First of all, in terms of the response speed, all the products were exaggerated. Their product information says that their response speeds are 5 to 12ms. But no products showed the speeds marked in their production information labels. The Jooyon Tech monitor measured 2.8ms.

Their contrast ratios were also different from those in the product information. The contrast ratio is a measure of how well bright and dark areas are distinguished on a screen. The higher a value is, the better a contrast is.

The LG product with a contrast ratio of 3,000 to 1 in the product information was found to be 5,866 to 1. Moreover, the Jooyon Tech and Hook monitors were also found to have contrast ratios higher than those in their product information. The products of Samsung, Yamakasi, Xavvio, Smatra, and Zentview had lower contrast ratios than those in their promotional material.

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Apple prepares iMac upgrades for 2H17 and high-end iMac for end of 2017 • Digitimes

Aaron Lee and Joseph Tsai:

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Apple is expected to begin production of two new iMac all-in-one (AIO) PCs in May 2017 for an official launch in the second half of the year, according to sources from Taiwan-based supply chain makers adding that Apple is also testing a new server-grade iMac for the high-end sector currently and the product’s major competitor is expected to be Microsoft’s recently released Surface Studio.

Microsoft released the Surface Studio AIO PC in the fourth quarter of 2016, which has prompted first-tier PC vendors including Hewlett-Packard (HP) and Asustek Computer to release similar products. Asustek’s high-end AIO PCs are expected to be announced around Computex 2017.

Digitimes Research’s figures showed that worldwide AIO PC shipments are about 12-13m units a year, a rather small segment of the PC market where shipments amount to about 250m units.

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So desktops are about 5% of the world total. Are “pro towers” the same, or smaller? I wonder whether Apple didn’t realise that the Mac Pro had a problem (ie pro customers didn’t want it) was because the delta between “sales are fine” and “sales are lower than we’d expect” was so small it couldn’t be distinguished from random variation.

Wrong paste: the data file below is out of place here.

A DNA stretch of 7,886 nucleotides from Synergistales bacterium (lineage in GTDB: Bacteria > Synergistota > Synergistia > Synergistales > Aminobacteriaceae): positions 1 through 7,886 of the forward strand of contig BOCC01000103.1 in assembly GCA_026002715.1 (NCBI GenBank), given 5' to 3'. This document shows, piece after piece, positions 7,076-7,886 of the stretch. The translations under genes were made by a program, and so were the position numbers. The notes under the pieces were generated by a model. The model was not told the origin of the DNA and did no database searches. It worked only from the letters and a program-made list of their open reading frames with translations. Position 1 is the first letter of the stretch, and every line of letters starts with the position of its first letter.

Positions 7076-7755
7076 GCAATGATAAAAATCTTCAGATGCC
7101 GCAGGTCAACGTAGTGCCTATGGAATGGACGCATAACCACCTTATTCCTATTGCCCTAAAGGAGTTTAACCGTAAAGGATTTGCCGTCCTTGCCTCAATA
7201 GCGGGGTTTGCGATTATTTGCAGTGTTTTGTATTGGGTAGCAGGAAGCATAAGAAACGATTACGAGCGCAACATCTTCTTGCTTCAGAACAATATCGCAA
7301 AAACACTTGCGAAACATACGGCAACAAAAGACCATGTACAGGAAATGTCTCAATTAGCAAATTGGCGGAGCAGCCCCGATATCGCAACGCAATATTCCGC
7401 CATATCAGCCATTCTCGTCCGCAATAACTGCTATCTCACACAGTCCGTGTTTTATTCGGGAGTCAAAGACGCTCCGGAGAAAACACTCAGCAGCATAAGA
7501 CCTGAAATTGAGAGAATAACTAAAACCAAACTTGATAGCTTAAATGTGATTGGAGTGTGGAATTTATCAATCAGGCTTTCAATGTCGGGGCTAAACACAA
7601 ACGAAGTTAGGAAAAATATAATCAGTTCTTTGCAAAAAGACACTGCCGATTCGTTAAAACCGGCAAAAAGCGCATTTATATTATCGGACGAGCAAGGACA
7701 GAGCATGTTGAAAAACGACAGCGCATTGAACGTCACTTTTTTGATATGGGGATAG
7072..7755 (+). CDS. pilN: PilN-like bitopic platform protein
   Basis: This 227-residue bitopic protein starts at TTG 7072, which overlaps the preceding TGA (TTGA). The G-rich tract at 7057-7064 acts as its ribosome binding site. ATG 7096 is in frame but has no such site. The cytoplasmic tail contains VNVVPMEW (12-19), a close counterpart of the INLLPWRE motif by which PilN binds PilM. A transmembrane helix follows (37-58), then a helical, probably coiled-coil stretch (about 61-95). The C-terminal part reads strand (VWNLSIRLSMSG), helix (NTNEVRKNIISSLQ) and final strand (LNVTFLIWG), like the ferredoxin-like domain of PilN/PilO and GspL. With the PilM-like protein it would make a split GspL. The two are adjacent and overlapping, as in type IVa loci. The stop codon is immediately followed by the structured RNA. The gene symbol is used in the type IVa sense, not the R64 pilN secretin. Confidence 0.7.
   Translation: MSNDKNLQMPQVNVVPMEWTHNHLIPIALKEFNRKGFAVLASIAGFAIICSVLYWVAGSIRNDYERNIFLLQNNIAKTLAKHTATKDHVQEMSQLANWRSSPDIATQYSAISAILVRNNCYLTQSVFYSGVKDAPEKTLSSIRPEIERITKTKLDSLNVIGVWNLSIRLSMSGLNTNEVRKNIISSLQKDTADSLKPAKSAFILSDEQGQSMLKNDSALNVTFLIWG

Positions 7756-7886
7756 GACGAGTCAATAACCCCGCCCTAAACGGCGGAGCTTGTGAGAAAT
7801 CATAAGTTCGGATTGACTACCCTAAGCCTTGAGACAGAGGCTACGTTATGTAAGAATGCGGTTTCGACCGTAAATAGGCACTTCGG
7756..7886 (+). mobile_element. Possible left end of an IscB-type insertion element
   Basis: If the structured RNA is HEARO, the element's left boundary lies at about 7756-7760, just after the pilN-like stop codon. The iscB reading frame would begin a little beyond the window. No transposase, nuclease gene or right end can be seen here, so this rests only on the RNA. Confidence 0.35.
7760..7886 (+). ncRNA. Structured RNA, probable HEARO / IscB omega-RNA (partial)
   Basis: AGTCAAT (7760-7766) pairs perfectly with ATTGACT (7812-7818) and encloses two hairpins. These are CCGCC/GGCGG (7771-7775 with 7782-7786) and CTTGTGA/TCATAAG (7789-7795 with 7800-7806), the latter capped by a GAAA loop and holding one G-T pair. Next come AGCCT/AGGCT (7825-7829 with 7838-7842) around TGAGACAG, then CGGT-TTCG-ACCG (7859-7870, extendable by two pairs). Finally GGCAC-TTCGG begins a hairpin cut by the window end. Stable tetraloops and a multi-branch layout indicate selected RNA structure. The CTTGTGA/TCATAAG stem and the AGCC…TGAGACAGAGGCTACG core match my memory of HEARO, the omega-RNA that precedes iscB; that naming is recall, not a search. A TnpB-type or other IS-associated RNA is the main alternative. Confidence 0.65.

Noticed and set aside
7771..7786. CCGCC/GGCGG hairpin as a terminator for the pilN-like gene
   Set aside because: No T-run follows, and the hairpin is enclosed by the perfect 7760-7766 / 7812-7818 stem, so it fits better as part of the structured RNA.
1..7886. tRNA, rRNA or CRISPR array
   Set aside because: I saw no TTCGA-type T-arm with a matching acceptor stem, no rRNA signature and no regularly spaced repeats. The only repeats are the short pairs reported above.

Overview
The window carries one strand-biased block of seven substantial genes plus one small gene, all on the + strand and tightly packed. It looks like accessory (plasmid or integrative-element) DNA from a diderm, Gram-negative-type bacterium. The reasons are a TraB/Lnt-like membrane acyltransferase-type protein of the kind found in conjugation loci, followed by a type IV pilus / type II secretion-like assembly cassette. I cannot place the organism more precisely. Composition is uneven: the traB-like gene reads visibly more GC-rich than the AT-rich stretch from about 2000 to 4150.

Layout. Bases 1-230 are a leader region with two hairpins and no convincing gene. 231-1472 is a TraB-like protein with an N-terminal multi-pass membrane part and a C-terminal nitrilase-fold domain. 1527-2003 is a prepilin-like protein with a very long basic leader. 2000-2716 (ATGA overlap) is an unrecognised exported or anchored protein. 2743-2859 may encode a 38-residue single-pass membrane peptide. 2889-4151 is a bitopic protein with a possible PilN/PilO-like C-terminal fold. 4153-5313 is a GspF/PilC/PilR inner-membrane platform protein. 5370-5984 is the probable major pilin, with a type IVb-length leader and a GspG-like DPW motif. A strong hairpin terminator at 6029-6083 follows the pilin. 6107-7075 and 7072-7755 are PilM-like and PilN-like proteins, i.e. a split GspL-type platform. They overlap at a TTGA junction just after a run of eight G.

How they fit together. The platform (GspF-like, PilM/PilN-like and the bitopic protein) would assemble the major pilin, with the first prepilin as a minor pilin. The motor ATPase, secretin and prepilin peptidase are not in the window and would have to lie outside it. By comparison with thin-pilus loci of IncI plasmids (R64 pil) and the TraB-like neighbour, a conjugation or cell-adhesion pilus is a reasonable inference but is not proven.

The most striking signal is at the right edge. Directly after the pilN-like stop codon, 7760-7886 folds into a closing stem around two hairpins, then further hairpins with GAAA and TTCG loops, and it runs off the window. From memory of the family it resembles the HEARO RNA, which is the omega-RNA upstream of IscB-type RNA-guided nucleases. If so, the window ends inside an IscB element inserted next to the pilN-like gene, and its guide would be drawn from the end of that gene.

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Uber loses another executive as self-driving program lead quits • The Verge

Rich McCormick:

»

As Uber continues to make the headlines for the wrong reasons, it also keeps on losing executives. The latest big name is to quit is Sherif Marakby — its vice president of global vehicle programs, and one of the orchestrators of its self-driving vehicle program.

Marakby was poached just last April from Ford, where he had spent the previous 25 years, rising to the rank of director of global electronics and engineering. In a statement issued at the time, Marakby said that he was focused on safety, explaining that auto accidents were the most common cause of death among young people.

He went on to oversee the creation and launch of Uber’s ongoing self-driving vehicle initiatives, but apparently decided to cut ties with the company before it reached the next phase of its plans. “Self-driving is one of the most interesting challenges I’ve worked on in my career, and I’m grateful to have contributed to what will soon be a safer future for everyone,” he said in a new statement that confirmed his departure, but didn’t offer a reasoning.

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He didn’t like Uber. That is not the goodbye of someone who loved the place. Note how he doesn’t say he’s sorry to go. He joins recent departures from the head of AI labs, head of communications and VP of product and growth.

I remember when all the talk was about how Apple couldn’t hold on to staff any more.
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Errata, corrigenda and ai no corrida: none notified